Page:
How To Avoid Cyberbullying

Prevent Cyberbullying

The topic of how to avoid cyberbullying is among the most hotly debated among parents around the world.

All children and young adults should know proper “"netiquette"” (internet etiquette) –the proper use of sending emails, texts and any other form of electronic messaging.

So many things may be accidentally sent or misinterpreted leaving either sender or receiver embarrassed, humiliated, hurt or harassed. Fortunately there are some fantastic solutions for parents to monitor what's happening on their kid's mobile devices. 

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top 10 tips on how to protect yourself from cyberbullies

  1. Never post personal information 
  2. Always check the TO: field 
  3. Don't be gullible 
  4. Don't respond to an angry message with anger 
  5. Never open messages from strangers 
  6. Don't forward chain mails, hoaxes or long emails 
  7. Use the BCC: field when forwarding messages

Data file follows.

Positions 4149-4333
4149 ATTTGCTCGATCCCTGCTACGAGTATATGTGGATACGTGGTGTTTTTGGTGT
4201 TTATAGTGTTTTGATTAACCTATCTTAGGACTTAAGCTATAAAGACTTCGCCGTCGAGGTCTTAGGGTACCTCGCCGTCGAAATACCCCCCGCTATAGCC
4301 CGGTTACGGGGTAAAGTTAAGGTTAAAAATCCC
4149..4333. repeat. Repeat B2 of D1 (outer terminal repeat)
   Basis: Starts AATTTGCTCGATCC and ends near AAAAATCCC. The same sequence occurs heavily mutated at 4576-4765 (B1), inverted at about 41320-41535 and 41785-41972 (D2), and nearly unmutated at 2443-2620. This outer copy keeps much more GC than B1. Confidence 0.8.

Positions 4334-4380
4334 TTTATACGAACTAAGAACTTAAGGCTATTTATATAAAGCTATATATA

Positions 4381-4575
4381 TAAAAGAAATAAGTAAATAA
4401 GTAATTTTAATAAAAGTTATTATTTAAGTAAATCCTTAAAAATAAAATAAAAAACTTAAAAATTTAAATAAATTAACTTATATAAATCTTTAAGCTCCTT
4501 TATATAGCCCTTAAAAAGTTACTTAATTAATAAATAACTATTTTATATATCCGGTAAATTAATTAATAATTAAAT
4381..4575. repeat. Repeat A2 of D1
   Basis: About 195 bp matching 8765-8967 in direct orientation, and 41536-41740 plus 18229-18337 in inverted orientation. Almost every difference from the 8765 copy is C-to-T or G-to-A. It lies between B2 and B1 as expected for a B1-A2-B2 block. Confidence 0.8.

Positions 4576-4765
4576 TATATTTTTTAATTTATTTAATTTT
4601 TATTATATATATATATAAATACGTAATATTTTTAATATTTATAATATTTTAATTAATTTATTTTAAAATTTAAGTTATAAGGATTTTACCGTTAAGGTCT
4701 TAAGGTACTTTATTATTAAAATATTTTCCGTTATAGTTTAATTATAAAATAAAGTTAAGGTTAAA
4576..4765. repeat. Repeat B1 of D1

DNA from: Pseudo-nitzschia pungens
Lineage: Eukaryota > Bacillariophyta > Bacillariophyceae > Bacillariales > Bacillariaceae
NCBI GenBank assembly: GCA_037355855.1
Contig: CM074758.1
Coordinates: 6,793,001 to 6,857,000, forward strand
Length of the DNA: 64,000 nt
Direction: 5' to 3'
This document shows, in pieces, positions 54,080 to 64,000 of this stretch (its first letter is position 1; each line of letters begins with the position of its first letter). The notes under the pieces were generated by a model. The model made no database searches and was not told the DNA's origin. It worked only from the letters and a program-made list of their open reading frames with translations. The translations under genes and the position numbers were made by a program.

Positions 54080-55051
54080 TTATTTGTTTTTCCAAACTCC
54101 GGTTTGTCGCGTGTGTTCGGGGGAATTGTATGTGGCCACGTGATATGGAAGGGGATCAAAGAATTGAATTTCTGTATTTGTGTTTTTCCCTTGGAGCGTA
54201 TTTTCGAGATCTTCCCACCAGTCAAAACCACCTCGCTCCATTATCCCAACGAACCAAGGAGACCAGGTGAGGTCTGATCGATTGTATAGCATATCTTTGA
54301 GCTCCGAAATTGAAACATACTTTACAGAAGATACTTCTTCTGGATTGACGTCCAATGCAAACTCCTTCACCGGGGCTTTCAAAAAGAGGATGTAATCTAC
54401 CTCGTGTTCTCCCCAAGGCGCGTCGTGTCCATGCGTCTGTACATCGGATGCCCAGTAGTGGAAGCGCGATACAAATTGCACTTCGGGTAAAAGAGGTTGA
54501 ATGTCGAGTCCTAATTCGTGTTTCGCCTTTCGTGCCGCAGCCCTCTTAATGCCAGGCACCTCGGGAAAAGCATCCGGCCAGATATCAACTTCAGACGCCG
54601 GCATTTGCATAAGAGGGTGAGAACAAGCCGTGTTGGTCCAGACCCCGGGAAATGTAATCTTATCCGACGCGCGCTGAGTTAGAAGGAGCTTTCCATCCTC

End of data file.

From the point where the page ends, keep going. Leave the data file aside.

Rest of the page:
8. Proofread your messages 
  9. Beware of certain topics 
  10. Don't post anything that is very private 



tip #1: Never post your personal information online

This includes your name, address, phone number, school name, passwords, name of any team you play sports with, and any other information that would be used to try and contact you offline. This rule applies also to the personal information of others. 

You do not have the right to post someone else's personal information. It is considered a criminal offence if you do. 

Personal information also includes photographs. If you post pictures of yourself, make sure your photo is absolutely secure and can only be viewed by people you know or choose to be a friend online. Before posting photos of someone else it is best to ask their permission first. 

tip #2: Always check the TO: field